Billy wiped himself clean and outpointed Bettina in 15. He was the toast of Pittsburgh and the world, as well. The New York Daily News rhapsodized: "The Irishman is indeed a beauteous boxer who could probably collect coinage by joining the ballet league if he chose to flee the egg-eared and flattened-nose fraternity." When Conn fought in New York, Owney McManus, who ran a saloon in Pittsburgh, would charter trains, and hundreds of the Irish faithful would follow Conn to Gotham—the Ham and Cabbage Special, they called it—and loaf on Broadway, even if it meant that maybe when they went back to the mills in Pittsburgh they'd be handed a DCM.
A DCM is a Don't Come Monday, the pink slip.
When Conn fought in Oakland, at the Gardens, the streetcars would disgorge fans from all over the Steel City. Pittsburgh's streetcar lines were almost all laid out east-west, except for one, which ran north from the mills along the river. It was called the Flying Fraction because it was number 77/54—a combination of two east-west lines, the 77 and the 54—and it went right past both the Gardens and Forbes Field. Three rides to a quarter, and if you were getting off for the fights you got a transfer anyhow and sold it for a nickel to the people waiting, so they could save 3¢ on their ride home.
Photos of Conn went up in all the bars where those of Greb and Zivic were to be seen, and in a lot of other places where the Irish wanted strictly their own hero. And now that Billy had grown into a light heavyweight and had beaten all of them, it seemed like the only one left for him to fight was the heavyweight champion, the Brown Bomber himself. There wasn't anybody Irish in the country who wasn't looking forward to that. And by this point, there probably wasn't anybody Irish in Pittsburgh who hadn't seen Billy Conn fight, except for Mary Louise Smith.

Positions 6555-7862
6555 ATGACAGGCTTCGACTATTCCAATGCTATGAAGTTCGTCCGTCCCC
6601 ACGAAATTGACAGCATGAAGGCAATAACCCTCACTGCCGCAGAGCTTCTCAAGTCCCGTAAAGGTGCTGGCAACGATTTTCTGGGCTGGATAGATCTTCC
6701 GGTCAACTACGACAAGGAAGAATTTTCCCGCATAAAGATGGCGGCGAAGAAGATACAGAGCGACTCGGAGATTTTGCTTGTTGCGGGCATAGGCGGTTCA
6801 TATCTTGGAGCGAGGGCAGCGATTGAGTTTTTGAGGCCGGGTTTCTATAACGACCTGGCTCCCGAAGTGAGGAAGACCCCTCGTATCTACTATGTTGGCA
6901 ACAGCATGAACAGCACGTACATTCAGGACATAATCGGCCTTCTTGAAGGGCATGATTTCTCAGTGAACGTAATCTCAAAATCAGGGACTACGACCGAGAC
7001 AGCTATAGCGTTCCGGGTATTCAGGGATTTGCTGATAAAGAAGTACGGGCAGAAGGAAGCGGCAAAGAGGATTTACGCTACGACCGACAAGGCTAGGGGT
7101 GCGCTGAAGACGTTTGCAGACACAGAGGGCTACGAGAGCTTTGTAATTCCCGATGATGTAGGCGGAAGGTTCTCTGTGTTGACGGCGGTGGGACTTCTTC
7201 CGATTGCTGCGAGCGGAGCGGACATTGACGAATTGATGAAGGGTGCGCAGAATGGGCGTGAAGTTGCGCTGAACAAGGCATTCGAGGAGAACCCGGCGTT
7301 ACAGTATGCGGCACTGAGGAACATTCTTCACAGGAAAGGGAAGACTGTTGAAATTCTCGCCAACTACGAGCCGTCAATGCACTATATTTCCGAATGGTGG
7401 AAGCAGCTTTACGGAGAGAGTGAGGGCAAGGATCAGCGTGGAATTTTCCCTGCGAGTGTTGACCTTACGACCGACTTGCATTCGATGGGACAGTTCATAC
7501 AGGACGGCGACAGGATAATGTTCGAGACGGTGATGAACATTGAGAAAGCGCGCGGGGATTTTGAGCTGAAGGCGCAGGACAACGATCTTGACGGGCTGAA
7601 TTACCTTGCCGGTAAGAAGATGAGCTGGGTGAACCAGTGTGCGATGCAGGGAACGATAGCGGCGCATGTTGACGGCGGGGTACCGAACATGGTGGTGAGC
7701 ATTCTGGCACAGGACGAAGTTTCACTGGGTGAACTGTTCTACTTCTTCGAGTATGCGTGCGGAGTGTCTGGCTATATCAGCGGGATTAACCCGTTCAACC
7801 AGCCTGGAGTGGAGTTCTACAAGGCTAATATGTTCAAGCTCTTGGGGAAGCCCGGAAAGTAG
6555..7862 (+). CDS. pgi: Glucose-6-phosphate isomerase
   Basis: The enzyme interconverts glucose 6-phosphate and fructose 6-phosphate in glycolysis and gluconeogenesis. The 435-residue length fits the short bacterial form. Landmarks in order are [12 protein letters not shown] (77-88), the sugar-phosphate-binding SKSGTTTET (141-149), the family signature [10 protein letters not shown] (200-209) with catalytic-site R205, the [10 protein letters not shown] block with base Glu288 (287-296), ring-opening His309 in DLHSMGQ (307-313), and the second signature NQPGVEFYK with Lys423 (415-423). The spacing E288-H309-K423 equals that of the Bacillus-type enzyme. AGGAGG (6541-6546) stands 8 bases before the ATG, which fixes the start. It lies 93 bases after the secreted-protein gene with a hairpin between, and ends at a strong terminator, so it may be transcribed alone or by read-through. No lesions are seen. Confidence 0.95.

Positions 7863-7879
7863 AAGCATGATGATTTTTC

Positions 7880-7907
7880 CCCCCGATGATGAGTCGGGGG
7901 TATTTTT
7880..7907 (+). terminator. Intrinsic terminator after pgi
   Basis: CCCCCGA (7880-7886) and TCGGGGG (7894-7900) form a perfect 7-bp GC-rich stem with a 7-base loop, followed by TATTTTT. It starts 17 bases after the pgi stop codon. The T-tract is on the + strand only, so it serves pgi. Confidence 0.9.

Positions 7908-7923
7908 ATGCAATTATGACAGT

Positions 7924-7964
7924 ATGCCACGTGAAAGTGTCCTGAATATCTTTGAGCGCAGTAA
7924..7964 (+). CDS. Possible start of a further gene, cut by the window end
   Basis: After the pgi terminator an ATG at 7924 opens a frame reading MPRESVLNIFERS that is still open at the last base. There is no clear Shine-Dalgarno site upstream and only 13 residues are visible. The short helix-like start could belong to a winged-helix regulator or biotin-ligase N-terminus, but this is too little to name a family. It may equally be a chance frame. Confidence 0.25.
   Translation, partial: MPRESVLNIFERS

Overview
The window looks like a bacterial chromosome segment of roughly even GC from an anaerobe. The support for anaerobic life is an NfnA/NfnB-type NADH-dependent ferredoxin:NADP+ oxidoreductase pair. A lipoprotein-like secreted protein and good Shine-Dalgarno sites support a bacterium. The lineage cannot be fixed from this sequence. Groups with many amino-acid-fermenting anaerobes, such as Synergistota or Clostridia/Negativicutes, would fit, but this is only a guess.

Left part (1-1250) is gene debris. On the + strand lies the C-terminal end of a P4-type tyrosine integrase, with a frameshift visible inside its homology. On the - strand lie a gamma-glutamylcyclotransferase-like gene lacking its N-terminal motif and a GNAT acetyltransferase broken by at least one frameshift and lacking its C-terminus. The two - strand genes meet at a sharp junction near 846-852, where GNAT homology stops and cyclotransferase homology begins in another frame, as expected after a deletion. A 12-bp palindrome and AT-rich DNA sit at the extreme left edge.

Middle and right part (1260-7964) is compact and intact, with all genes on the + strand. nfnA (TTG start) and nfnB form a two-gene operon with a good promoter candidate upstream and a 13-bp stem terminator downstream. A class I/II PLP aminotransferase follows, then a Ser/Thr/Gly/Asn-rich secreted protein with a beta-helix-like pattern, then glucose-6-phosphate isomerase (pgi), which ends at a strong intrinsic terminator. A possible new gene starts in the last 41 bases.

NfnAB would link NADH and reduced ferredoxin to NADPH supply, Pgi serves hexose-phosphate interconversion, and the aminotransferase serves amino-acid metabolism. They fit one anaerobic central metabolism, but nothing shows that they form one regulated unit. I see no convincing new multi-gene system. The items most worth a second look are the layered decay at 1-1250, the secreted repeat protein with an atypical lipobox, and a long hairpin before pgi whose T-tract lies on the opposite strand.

"I've never seen a prizefight in my life," she said just the other day. Mary Louise just never cared very much for Billy's business, even when he was earning a living at it.
"You didn't miss anything," Billy replied.
But even if she hadn't seen him work, she was in love with him. She had fallen in love with the boxer. He gave her a nickname, too: Matt—for the way her hair became matted on her brow when she went swimming down the Jersey shore. She was still only a kid, still at Our Lady of Mercy, but she had become even more beautiful than she had been at that first dinner, and the sheltered life Greenfield Jimmy had imposed upon her was backfiring some. Billy had the lure of forbidden fruit. "I was mature for my age," Mary Louise says, "something of a spitfire. And I guess you'd have to say that when my father didn't want me to see Billy, I turned out to be a good prevaricator, too." She sighs. "Billy just appealed to me so."
"Ah, I told her a lot of lies," he says.
They would sneak off, mostly for dinners, usually at out-of-town roadhouses, hideaways where they could be alone, intimate in their fashion, staring into each other's blue eyes. It was so very innocent. He was always in training, and she was too young to drink, and kisses are what they shared. That and their song, A Pretty Girl Is Like a Melody. Well, Billy made it their song, and he would request it from the big band on Saturdays when they would get all gussied up and go dancing downtown at the William Penn Hotel, which was the fanciest spot in Pittsburgh. And he was the champion of the world, and she was the prettiest girl, dressed all lacy and frilly and with swoopy skirts.
Even if Greenfield Jimmy didn't know the half of it, he could sense that it was getting out of hand. Mary Louise played Jo in Little Women at Our Lady of Mercy, and he liked that; he wanted her to be an actress, to be something, to move up. He liked Billy, he really did, and he though; he was as good a boxer as he had ever seen, but he didn't want his daughter, his firstborn, marrying a pug. So Greenfield Jimmy sent Mary Louise to Philadelphia, to a classy, cloistered college called Rosemont, and he told the mother superior never to let his daughter see the likes of Mister Billy Conn.